I noted yesterday that, having relentlessly touted (supposedly) favorable Sarah Palin poll numbers -- and having distorted them to make them appear more favorable -- Los Angeles Times reporter Andrew Malcolm has been ignoring poll results that are quite unfavorable for the former half-term governor of Alaska:
What do you call someone who regularly touts poll numbers that make a political figure look good, distorts those poll numbers to make the political figure look even better, and completely ignores poll numbers that make that political figure look bad? Oh, yeah: Andrew Malcolm (R-CA).
Well, now Malcolm -- a former Bush press secretary -- has responded to me: "well i sure hope so. about time. Who said anything about impartial on a blog? thanks for the link!-A"
So, Malcolm's response to evidence that he's blatantly shilling for Sarah Palin -- distorting poll numbers in her favor when possible, and ignoring them when it isn't -- is "Who said anything about impartial." Good to know.
This morning, Fox & Friends reported that Michael Steele, chairman of the Republican National Committee, responded to President Obama's call for a three-year freeze on non-national security discretionary spending by stating, "Given Washington Democrats' unprecedented spending binge, this is like announcing you're going on a diet after winning a pie-eating contest."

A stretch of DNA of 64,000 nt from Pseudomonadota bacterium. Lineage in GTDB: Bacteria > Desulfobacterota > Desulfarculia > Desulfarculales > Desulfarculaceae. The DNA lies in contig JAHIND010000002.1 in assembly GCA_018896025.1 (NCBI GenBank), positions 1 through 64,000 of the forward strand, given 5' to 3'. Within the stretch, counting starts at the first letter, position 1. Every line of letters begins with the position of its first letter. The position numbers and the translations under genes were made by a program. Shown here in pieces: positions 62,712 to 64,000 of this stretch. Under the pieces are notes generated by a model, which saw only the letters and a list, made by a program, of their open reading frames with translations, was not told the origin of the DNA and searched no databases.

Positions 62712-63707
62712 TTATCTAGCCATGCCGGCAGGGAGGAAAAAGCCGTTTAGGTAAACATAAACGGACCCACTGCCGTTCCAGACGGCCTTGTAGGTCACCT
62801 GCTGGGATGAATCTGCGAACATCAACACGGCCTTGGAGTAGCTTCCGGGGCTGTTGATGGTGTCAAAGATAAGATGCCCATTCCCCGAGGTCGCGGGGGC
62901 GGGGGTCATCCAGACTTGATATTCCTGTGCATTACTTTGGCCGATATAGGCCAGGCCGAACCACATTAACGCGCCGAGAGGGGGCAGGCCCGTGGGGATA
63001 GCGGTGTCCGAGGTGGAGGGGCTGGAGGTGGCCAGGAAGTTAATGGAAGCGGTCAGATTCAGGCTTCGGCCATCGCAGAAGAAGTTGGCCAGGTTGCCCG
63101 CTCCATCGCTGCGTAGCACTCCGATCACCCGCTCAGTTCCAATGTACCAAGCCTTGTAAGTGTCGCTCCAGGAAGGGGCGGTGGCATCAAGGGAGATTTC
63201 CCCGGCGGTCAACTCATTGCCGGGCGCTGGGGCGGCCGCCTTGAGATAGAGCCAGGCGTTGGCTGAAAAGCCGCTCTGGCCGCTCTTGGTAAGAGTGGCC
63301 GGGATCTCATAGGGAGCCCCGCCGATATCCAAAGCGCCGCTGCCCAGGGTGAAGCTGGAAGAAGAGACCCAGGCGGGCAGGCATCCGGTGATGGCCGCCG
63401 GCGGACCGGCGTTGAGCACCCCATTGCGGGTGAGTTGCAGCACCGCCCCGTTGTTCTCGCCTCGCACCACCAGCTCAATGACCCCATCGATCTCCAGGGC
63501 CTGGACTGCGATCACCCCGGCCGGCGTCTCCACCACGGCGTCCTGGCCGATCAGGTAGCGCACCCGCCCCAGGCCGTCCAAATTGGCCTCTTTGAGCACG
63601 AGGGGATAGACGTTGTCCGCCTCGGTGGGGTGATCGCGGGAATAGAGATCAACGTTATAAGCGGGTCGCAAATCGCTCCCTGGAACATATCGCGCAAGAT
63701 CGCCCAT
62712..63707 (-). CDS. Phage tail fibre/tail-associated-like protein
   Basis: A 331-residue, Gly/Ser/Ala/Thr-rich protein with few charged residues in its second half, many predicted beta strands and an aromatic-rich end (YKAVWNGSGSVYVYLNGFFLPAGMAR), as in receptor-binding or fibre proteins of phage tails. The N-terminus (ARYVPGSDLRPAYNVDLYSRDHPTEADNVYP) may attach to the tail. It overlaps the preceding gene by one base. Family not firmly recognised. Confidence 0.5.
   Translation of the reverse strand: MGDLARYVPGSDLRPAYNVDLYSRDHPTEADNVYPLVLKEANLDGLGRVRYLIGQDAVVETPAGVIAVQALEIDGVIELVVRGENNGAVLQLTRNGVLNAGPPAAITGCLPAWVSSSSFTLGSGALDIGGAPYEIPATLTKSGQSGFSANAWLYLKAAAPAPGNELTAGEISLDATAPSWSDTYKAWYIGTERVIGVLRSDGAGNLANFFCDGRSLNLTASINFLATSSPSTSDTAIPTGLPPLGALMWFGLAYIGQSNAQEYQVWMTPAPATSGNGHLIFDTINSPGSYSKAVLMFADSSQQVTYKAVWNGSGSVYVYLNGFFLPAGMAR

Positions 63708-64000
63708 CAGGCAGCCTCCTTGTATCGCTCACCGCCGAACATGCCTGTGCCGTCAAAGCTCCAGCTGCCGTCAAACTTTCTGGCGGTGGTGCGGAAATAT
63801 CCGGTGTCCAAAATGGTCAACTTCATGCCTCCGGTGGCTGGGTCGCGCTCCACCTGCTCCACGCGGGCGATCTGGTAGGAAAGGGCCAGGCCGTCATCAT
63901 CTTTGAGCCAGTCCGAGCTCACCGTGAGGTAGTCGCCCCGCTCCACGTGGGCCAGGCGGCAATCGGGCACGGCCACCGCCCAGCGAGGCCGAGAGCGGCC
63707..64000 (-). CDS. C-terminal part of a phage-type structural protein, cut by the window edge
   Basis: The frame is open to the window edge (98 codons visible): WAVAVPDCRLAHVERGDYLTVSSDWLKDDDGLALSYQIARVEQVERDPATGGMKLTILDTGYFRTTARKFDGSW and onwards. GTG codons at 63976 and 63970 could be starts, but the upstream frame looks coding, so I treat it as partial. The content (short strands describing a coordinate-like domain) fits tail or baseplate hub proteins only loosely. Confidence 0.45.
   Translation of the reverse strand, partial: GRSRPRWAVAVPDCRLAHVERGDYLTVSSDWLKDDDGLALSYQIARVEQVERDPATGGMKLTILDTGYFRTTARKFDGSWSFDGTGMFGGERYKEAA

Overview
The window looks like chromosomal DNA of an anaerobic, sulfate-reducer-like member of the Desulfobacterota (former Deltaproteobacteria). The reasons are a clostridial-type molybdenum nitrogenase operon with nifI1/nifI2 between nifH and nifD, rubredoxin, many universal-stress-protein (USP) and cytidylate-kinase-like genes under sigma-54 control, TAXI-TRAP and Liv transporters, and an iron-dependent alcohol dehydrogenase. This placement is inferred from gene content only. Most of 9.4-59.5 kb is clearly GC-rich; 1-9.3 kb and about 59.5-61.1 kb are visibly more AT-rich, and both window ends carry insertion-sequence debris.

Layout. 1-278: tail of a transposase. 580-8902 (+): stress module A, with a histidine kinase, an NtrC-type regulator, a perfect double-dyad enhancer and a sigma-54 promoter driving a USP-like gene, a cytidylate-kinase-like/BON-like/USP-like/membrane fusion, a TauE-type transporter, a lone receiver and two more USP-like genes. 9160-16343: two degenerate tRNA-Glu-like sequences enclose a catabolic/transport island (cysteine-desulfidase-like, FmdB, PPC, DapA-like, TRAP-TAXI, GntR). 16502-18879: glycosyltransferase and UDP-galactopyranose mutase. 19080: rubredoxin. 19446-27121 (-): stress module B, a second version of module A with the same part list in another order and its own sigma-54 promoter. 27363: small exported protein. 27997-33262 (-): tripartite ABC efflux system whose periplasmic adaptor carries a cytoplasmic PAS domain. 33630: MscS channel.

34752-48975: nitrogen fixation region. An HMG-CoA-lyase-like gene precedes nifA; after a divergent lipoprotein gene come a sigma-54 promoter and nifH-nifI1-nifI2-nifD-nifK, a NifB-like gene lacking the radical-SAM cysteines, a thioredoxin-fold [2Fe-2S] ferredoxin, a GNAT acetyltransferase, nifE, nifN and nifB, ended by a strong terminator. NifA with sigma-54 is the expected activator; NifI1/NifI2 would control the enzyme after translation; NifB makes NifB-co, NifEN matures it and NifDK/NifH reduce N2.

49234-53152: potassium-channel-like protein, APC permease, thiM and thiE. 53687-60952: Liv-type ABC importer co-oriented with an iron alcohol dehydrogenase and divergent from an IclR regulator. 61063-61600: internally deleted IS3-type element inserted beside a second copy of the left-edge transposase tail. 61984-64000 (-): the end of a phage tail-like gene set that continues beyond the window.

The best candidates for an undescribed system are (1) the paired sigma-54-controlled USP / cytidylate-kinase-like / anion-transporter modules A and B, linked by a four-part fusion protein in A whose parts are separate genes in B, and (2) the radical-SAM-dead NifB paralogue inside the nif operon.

Dana Milbank wants a debt commission, but doesn't expect to get one:
The debt commission is expected to be voted down Tuesday morning, as foes on the far left and the far right unite to form a status quo supermajority.
I'm not sure I've ever seen a columnist suggest that a "supermajority" holds extremist political positions, but I suppose it's possible, as long as you view "far left" and "far right" as absolute descriptions of positions on a theoretical political spectrum, rather than descriptions of distances from the mainstream.
So who is the "far left" in Dana Milbank's world? Take a look:
On the left, the AFL-CIO, the NAACP, MoveOn.org and other groups redoubled their opposition, even as President Obama gave the commission his last-minute endorsement on Saturday.
I guess someone's been watching Fox News.